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Discussion Starter · #1 ·
I have an opportunity to pick up a 2019 Sport Shift with about 3,300 miles for a really good price. I don't believe it's been abused. However, the shifting controlled by solonoids gives me pause for long-term durability.

Most of my riding is alone on mountain roads and desert. My usual vehicle is a bulletproof reliable, mildly-built 2002 Nissan Xterra 5-speed. The other is a Honda CRF250F. A standard clutch YXZ transmission has no electronics except for reverse. No sudden surprises with normal use. But if a shift solenoid fails in the Sport Shift, it's game over. Your calling for a flatbed. Unless there's something I'm not aware of.

What do you experienced Sport Shifters think?
 

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as with anything electronically controlled, it can fail. there are tons of YXZs out with many more miles that are SS.
i would bet there are substantially more 3 pedal cars with even more miles and zero issues. both my YXZs were 3 pedals and had 3k with zero clutch issues.
ive seen the shift actuators fail in 100 miles, and others at 5000 miles. if long term reliability is a must, i personally would lean 3 pedal, or get familiar with the shift actuator replacement and have a spare. i personally have never replaced one so i cannot attest to the involvement, but i would say it is very likely the #1 issue with the SS car. well, that and cooking the clutch early because new riders ride at half throttle and dont watch the green dash light.
warming them up to operating temp seems to be mandatory. ive had a ton in my shop and if they are cold you can essentially cook the clutch in 100 feet if you feather it. if you let it warm up and idle for a few minutes, its butter.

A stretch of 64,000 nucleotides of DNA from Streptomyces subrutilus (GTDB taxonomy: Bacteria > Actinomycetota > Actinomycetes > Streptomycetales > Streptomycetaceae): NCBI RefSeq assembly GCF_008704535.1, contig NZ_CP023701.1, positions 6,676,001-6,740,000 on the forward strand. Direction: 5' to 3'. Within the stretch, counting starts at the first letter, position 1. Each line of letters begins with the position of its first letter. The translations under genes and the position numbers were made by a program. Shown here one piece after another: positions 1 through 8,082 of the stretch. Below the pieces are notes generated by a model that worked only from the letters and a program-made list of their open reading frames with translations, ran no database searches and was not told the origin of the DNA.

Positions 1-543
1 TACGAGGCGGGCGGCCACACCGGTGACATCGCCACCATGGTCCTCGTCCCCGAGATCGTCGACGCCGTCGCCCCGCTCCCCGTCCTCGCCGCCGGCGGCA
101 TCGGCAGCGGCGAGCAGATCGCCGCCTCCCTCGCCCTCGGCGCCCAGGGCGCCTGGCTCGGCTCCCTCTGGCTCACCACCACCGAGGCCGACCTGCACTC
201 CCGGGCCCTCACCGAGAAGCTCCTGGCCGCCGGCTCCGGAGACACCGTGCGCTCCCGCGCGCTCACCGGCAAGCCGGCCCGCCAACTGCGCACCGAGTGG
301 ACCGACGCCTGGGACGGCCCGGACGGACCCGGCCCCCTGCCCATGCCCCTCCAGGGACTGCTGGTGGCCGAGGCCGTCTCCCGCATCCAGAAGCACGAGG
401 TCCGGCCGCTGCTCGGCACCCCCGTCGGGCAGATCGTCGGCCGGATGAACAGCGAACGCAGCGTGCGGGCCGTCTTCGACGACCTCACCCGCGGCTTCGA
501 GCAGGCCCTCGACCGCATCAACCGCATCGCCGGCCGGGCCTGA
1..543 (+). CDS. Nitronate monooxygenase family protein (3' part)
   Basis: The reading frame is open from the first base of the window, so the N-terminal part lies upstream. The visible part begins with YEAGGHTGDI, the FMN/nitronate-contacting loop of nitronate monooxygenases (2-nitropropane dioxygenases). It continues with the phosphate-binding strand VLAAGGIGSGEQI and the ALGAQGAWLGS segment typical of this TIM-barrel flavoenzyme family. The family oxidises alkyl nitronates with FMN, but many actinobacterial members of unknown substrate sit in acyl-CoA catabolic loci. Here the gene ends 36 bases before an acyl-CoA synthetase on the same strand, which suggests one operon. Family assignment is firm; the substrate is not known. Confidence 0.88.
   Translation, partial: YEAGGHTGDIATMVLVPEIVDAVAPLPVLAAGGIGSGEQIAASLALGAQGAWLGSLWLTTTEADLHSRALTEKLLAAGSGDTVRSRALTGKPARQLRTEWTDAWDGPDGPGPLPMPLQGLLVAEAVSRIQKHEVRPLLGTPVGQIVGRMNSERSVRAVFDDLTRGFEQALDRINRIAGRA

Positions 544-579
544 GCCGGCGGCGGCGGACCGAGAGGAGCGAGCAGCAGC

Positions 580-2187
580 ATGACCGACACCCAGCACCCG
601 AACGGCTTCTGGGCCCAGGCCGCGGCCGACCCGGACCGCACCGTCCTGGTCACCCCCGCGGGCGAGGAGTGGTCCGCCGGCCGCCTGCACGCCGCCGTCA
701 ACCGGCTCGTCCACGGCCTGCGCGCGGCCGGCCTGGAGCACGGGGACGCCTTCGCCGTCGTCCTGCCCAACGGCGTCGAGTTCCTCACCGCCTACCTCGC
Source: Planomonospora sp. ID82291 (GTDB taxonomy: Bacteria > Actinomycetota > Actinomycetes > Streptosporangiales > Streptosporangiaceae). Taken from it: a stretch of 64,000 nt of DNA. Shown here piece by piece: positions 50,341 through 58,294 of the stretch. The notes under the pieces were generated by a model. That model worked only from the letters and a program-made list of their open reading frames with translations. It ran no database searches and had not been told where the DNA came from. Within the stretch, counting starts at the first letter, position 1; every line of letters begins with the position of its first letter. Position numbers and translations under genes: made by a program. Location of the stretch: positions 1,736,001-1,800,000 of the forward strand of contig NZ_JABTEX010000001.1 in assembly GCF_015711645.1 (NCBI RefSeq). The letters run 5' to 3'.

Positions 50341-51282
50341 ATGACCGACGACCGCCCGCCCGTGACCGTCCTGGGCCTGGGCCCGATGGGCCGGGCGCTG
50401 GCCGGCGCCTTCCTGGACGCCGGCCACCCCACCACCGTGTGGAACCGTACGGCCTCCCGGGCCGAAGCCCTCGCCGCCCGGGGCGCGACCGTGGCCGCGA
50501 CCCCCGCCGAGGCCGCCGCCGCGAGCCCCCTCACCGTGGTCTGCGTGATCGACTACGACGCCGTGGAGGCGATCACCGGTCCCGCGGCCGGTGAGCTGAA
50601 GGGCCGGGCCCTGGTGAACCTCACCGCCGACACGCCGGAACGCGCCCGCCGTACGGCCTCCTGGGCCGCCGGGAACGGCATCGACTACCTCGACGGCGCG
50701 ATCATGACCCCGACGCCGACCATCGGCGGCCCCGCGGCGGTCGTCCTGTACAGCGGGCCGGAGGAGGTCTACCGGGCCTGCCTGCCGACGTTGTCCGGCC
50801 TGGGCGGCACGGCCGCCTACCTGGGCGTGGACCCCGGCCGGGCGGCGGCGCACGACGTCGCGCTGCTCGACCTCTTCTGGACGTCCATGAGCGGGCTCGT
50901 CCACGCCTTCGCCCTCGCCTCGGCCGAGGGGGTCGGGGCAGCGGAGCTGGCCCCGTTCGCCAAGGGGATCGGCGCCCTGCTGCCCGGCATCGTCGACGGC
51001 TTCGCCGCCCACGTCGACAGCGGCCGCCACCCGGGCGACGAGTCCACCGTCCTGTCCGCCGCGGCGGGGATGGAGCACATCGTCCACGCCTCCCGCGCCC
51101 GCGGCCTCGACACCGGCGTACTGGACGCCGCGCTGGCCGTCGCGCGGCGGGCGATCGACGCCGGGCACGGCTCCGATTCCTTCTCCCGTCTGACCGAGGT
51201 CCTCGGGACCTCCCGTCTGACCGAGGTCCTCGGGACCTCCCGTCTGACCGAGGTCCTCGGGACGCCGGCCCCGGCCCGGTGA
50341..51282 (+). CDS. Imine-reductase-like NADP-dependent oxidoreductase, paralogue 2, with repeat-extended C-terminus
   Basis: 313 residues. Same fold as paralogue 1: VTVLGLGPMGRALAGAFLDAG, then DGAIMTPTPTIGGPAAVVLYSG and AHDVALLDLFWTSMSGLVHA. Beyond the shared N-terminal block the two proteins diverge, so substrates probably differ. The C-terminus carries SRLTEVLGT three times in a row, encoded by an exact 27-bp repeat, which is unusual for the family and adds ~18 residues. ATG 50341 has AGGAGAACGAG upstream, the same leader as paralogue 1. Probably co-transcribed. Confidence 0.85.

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Discussion Starter · #3 ·
Replacing a clutch wouldn't be an issue for me and is expected at a certain point. I'll have to look at a parts diagram and see how the actuators are situated. I'm scheduled to pick up the 2019 Saturday, or not. From the zillions of videos and reviews, everyone praises the updates in the 2019 vs. the older model. There's a 2016 I could get for 5 grand less. No gear reduction and it needs some cosmetic work, which I actually don't mind doing. Wasn't abused but not kept as pretty as serious owners do. Could probably even tackle the gear reduction kit if I really wanted to. But long-term the newer model with upgrades would be nice to have.
 

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I beat the snot out of my SS, for the most part it has been excellent. The actuator (so far and knock on wood) has not even had so much of a hiccup that I am aware of. However doing really stupid shit could yield broken parts quick no matter what you do, but this thing seems very solid for the harsh woods/trail riding and "racing events" that I do. That said I only have 1500 miles on my SS now and I recently added a GYTR turbo kit, and the OE 1,300 mile (not modified at all) clutch started slipping the first time I went into boost in the taller gears. I still rode it out another 190 miles and 1st and 2nd were great, but 4th and 5th were slipping pretty bad if I tried to give it too much. The machine seemed really solid up to that point, and while I always tried to NOT half clutch it there were certainly times I had to. Especially when your riding buddies all have belts, and they refuse to do 5+mph everywhere they go like I need to, every once in a while one of these damn rubber band driven goofballs stops on a hill and I have to reap the consequences of some harsh clutching to come out alive (if I was already in motion and coming up on them). All said my clutch probably just had taken a beating, and the turbo kit was the straw that broke the camels back. I'd not worry about the SS at all, when it breaks (if it does) just fix it.
 

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Discussion Starter · #5 ·
Read and saw lots of reports that the machine is extremely reliable. My concern is the actuators failing when I'm alone and 20 miles from civilization. But the fact is there are lots of other things that could strand a person as well, like the fuel pump, which is why I have a 2-way radio and will be getting an InReach satellite communicator.

Looked at a parts list and can't even tell where the actuators are. But as long as I could change one in the field, I may just buy spares for piece of mind. Can't always plan for everything but at least trying to plan is better than not. Looks like picking up the 2019 Saturday is still a go. Thanks for posting.